A discussion withPaul SalemVice President for Policy and Research
Middle East Institute
Resident Senior Fellow, Brent Scowcroft Center on International Security
Fellow, Rafik Hariri Center for the Middle East
To prevent the Syrian conflict from completely destabilizing Lebanon, its government has maintained an official policy of disassociation. Yet even if rival factions can agree to maintain this policy of neutrality in the new cabinet formed on February 15, its relevance to reality on the ground would be unclear. In truth, Hezbollah, its domestic rivals, and Lebanon’s security forces have been involved in the Syrian conflict to varying degrees since it began. It is now increasingly clear that the longer the war goes on, the harder it will be for Lebanon’s political factions to keep up the pretense of neutrality. Without an agreement to limit infighting over and involvement in Syria, Lebanon's government is unlikely to make progress on reforms, economic development, or addressing the country's other serious challenges.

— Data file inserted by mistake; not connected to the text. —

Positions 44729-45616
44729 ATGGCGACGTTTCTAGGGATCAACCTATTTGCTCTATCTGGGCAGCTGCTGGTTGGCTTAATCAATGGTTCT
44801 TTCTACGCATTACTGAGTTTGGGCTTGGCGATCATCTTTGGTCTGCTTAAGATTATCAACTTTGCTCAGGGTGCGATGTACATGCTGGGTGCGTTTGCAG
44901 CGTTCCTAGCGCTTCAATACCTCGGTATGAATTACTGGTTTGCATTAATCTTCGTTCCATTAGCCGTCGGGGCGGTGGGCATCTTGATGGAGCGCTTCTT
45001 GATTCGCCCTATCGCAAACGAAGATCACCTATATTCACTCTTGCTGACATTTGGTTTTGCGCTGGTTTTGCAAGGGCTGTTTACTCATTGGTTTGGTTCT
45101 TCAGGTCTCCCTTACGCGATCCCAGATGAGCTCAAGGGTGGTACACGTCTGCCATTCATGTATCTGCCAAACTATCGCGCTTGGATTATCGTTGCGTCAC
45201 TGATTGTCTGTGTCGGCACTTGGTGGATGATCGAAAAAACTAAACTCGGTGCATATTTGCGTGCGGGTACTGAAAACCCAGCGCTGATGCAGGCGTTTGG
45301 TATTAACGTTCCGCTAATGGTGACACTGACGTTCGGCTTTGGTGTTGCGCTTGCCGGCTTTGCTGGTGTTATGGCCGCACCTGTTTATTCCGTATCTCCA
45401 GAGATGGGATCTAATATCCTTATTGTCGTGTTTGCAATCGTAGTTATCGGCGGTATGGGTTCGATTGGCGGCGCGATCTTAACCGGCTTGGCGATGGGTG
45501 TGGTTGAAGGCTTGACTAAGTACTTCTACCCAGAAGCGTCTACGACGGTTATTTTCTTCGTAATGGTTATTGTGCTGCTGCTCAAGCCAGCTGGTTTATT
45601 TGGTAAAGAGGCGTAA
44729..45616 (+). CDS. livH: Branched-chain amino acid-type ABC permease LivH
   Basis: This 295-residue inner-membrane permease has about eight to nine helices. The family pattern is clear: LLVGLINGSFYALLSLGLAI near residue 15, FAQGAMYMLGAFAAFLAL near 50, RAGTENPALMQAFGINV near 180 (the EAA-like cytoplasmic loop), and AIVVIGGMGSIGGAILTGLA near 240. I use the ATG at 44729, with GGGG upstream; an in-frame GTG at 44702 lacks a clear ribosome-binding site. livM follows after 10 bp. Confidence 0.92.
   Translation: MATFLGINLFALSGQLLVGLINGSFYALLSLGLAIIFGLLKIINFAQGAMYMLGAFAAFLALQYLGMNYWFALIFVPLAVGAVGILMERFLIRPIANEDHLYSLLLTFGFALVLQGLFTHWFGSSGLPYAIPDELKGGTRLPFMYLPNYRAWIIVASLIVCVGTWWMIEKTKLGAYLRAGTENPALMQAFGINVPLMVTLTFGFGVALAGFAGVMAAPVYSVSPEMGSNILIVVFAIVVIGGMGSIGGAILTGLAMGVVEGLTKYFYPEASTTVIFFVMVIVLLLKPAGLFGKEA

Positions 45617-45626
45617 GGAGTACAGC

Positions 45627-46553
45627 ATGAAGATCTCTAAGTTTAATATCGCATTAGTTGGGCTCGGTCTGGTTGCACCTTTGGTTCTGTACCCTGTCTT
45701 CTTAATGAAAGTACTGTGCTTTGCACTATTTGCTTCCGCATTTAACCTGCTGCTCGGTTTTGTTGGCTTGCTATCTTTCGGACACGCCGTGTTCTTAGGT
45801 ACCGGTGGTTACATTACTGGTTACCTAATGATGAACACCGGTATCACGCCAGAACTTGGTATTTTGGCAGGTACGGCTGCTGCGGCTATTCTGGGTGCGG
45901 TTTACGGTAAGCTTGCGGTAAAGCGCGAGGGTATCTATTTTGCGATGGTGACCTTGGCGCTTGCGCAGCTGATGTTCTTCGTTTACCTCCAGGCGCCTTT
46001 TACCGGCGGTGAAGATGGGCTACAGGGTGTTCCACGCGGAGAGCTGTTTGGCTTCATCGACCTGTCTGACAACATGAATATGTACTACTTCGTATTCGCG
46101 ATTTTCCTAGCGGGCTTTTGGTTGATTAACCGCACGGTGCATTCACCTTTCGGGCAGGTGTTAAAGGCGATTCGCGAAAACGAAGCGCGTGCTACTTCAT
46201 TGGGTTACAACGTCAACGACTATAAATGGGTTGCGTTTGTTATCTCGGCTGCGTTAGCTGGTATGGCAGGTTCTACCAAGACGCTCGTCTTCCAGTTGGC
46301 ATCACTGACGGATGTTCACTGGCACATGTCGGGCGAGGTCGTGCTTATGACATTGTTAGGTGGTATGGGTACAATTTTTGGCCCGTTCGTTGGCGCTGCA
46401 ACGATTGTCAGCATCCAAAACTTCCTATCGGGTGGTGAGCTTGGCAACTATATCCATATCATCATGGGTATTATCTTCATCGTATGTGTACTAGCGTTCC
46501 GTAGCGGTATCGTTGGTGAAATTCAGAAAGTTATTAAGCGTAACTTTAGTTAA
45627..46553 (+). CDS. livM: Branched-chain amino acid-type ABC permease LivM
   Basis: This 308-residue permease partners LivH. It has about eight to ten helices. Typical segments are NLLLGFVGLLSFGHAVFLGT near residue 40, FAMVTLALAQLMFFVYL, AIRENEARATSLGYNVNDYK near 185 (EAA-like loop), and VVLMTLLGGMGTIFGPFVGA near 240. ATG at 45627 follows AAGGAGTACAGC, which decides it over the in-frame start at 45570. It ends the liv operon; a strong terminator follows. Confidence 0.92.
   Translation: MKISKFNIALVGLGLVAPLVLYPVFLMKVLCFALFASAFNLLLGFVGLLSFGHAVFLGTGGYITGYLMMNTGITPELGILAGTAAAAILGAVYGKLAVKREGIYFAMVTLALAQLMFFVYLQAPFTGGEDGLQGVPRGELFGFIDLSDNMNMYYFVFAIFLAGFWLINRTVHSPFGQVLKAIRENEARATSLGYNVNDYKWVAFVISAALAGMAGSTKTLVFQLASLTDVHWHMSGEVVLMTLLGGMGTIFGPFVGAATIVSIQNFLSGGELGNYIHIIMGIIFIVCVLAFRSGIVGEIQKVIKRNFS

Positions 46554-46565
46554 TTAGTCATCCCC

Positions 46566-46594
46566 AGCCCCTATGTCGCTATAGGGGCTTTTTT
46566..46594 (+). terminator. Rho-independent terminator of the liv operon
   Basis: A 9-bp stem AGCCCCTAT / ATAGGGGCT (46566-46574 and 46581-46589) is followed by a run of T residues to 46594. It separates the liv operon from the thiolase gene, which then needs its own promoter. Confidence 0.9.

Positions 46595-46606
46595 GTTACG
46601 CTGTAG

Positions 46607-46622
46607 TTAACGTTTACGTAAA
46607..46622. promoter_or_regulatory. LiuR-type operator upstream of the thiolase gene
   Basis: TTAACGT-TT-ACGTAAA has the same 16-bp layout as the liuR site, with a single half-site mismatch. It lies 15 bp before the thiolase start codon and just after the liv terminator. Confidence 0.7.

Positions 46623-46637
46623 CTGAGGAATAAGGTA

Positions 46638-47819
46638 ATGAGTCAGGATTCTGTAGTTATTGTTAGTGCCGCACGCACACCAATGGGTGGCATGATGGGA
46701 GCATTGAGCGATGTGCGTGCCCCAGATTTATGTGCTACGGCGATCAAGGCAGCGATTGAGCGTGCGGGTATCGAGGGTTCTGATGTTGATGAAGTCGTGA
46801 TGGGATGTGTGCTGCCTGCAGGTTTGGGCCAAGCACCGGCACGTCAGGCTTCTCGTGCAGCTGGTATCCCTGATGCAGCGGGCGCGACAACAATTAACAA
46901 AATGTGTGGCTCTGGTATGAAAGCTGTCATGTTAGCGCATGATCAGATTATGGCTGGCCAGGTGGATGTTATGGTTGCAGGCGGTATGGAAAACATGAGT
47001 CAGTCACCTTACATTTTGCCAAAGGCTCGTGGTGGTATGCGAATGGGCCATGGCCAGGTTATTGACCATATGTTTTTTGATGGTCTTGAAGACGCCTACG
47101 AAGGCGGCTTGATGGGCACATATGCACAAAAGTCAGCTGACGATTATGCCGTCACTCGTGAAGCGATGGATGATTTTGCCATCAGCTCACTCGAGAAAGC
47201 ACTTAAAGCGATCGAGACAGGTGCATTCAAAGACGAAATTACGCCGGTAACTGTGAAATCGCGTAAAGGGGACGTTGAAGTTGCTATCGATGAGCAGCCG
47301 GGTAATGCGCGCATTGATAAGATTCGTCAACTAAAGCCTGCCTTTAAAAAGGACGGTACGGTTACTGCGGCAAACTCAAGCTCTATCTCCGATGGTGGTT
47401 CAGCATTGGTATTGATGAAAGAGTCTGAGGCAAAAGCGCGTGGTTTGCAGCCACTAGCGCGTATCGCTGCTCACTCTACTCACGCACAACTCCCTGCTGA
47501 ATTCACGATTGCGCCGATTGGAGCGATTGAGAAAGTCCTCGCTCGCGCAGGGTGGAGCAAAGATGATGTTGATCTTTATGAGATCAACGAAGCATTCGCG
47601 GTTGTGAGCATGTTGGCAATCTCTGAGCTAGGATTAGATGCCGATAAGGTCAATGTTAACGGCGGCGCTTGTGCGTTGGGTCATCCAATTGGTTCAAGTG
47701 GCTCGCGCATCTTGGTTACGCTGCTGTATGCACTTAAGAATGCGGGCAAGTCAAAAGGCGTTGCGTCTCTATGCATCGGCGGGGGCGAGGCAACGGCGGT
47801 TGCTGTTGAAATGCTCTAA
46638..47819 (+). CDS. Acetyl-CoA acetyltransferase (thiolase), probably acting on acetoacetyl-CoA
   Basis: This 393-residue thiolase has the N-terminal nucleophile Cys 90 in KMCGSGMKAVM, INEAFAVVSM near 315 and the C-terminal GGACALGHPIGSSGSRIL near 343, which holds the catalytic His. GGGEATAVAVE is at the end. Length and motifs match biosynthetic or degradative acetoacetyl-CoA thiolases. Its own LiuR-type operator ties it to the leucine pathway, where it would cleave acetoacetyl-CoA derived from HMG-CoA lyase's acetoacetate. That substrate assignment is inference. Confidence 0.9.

Please join us for a discussion on the prospects of Lebanese neutrality towards Syria’s civil war, and the critical implications for security and stability in Lebanon. Bilal Saab is a senior fellow at the Atlantic Council’s Brent Scowcroft Center, specializing in the politics, security, and defense-industrial affairs of the Gulf and the Levant. Dr. Paul Salem is vice president for policy and research at the Middle East Institute. Faysal Itani, who focuses on the Levant at the Atlantic Council will moderate the discussion.